I began meditating in 1990, following the simple instructions offered in Thich Nhat Hanh's “Peace is Every Step.” After a few years and more than a few books, I shifted to Insight Meditation (e.g. Joseph Goldstein, Jack Kornfield ) practicing and began teaching in this tradition - leading introductory classes and 3-day residential retreats. Around 2005, I moved to Vipassana (in the tradition of S. N. Goenka), a tradition I actively practiced in Peru, SE Asia and South Africa as well as the U.S. While I found Vipassana to be a very rewarding disciplined spiritual practice, the tradition's limited attention to the psychological aspects of the process of purification of mind, heart, spirit and shadow lead me to search elsewhere for support of my meditation practice.
In 2003, I trained with Jon Kabat-Zinn and began teaching Mindfulness Based Stress Reduction - an excellent avenue for quickly bringing the power of mindfulness into one’s life. Because of my involvement in the meditation community, I have been blessed to work with many psychotherapy clients who meditate. These experiences showed me how helpful meditation is in facilitating the process of deep psychological and emotional healing while at the same time, minimizing the risk of re-traumatization. In the process of feeling my way through this fascinating work, I developed a version of mindfulness-based psychotherapy that I share with other psychotherapists and healthcare professionals through workshops and continuing education programs. I am qualified as a supervisor for pre-licensed psychologists and other mental health providers and enjoy mentoring healthcare professionals invested in bringing mindfulness into their work with clients or patients.
More recently, I brought Ken Wilber's Integral map into the mix to take mindfulness to the next level - Integral Mindfulness programs combine the comprehensive map of Ken Wilber's Integral Theory, the core elements of Mindfulness Based Stress Reduction and core elements of somatic psychology, attachment theory and trauma resolution. An integral perspective provides a more comprehensive view of ourselves and the many variables influencing our experience of reality and our beliefs about who we are and our place in the world, allowing us to move more quickly into an awakened, healthy, vibrant life.
Current spiritual practice & teachers: I feel blessed to have discovered Integral Mondo Zen and enjoy a strong working allience with Doshin Michael Nelson Roshi as well as his teacher, JunPo Dennis Kelly Roshi. By combining the clarity of Integral theory with the supportive structure of Mondo Zen, IMZ proved transformative for me. So much so that I became an ordained Integral Zen priest in part to strengthen my connection with Doshin and JunPo but also as a way to deepen my commitment to this tradition of meditation practice. IMZ introduced me to the power of Somatic Experiencing in trauma resolution and to shadow work. My personal healing experiences with these practices informs the body-centered and trauma-related therapies I provide some of my clients as my understanding of Integral theory informs my teaching of Integral Mindfulness, MBSR and other mindfulness programs.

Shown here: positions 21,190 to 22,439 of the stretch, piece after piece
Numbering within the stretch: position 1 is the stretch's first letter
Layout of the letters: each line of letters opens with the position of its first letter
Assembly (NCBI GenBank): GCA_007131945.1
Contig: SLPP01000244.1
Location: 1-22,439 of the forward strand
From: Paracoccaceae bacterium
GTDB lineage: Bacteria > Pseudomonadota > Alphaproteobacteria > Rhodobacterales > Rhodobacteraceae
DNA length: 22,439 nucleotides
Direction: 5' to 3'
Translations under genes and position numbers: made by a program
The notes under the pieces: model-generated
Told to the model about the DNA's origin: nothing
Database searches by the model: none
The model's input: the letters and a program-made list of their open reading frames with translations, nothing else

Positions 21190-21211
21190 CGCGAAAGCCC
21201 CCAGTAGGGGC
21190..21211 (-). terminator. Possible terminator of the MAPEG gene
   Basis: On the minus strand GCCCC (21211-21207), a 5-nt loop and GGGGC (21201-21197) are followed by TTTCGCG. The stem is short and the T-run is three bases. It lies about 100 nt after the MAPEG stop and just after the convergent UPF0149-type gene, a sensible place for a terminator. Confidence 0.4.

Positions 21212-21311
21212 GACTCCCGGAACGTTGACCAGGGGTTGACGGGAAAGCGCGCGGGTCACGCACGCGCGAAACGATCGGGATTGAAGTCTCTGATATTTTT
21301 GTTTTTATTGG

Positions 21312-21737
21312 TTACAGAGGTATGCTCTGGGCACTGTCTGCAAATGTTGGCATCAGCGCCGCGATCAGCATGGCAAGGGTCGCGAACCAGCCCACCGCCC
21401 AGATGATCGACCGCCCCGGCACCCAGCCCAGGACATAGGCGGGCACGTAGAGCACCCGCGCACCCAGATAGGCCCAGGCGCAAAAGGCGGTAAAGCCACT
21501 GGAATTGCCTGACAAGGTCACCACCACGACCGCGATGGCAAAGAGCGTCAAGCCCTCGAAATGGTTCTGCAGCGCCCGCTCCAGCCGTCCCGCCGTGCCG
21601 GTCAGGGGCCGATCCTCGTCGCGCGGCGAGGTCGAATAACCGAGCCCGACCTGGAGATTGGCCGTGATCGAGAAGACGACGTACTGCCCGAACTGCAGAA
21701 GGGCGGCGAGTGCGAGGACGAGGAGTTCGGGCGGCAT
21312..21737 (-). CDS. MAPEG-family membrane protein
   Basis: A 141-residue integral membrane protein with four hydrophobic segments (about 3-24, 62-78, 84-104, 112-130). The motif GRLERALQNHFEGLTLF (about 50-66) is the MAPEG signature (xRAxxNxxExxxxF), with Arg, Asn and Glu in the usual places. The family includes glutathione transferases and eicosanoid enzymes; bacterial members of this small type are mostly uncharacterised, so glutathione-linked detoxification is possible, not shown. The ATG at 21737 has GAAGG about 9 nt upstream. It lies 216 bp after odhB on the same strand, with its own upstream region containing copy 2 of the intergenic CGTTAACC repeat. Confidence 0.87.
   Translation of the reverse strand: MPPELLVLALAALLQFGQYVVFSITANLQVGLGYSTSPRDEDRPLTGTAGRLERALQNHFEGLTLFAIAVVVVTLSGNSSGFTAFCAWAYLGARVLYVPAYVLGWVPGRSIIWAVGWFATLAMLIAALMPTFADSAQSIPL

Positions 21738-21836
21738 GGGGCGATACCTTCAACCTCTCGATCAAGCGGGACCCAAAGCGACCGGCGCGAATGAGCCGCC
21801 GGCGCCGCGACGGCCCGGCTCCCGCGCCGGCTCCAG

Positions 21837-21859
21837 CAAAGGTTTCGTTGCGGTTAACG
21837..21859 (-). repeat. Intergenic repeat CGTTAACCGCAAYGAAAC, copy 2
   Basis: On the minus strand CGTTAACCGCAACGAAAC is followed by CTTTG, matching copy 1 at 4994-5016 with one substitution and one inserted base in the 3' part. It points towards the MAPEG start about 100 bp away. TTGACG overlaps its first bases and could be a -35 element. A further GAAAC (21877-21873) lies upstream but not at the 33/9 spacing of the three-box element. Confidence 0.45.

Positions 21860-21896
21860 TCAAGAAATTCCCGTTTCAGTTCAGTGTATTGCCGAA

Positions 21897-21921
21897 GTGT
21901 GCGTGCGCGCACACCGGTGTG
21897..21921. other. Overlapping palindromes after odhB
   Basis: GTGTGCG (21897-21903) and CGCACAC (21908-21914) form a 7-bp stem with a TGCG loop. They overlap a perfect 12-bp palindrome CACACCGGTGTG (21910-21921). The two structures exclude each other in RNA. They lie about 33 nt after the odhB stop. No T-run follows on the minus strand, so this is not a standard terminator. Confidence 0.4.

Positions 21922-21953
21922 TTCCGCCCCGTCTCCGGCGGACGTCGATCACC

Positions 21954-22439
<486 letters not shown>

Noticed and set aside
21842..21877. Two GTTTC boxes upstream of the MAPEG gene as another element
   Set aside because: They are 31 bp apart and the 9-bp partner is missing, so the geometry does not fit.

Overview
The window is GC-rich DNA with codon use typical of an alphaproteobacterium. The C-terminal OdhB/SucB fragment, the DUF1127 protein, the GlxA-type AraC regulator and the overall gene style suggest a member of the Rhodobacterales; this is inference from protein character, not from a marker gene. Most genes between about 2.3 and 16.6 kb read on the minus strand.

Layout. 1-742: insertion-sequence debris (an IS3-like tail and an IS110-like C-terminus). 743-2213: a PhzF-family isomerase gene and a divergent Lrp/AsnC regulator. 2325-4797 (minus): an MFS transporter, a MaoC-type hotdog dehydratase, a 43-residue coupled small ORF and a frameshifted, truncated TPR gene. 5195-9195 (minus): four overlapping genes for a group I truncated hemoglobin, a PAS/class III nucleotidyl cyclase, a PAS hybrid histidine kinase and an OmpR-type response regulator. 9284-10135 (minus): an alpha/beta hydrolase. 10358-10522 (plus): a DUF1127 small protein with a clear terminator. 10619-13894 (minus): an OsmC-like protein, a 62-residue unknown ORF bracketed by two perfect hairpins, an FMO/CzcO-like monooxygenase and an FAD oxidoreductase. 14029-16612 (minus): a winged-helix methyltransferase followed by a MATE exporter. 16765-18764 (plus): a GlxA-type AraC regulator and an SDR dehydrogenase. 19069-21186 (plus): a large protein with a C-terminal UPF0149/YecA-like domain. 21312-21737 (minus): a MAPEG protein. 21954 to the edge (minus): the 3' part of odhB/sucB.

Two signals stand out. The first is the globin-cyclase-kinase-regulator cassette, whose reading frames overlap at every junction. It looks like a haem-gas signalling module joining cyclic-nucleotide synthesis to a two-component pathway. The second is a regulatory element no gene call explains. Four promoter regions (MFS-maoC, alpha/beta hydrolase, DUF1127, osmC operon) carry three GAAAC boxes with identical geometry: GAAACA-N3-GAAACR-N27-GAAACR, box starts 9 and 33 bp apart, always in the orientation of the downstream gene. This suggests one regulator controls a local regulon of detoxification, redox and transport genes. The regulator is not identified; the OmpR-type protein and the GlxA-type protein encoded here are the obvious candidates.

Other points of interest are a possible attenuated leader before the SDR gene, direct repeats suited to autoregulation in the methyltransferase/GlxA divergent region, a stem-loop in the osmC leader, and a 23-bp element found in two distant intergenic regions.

Over the past few years, I am being drawn back to my Christian roots by way of the Christian Mystical traditions. Recently, I have discovered the teachings of Cynthia Bourgeault especially her book, The Wisdom Jesus in which she reveals the non-dual nature of Jesus's teachings. Also, the teachings of Thomas Merton and Richard Rohr are quite helpful as I attempt to "reclaim the Baby from the bathwater." I also resonate with the message offered in two of Thich Nhat Hanh's books, Living Buddha, Living Christ and Coming Home: Jesus and Buddha as Brothers and often expressed by the Dalai Lama,"a disciplined Buddhist practice can make you a better Christian."
Life Experiences: My life has unfolded in an interesting way, one that has equipped me for working with a wide range of people. As a telephone repairman for 12 years, I learned about the influence of race and social class in America. Experiences in the third world (including Peace Corps in Swaziland, Africa and months living in Peru and SE Asia) helped sharpen my appreciation and understanding of the influences of culture on physical, emotional and psychological functioning. I learned that the conditioning one brings into a therapy or coaching situation must be understood within the various cultures the client inhabits – family and country of origin, the present society, as well as their social, educational and economic status. An understanding on the part of both client and therapist-coach of these cultural influences allows the process of healing and growth to unfold more quickly.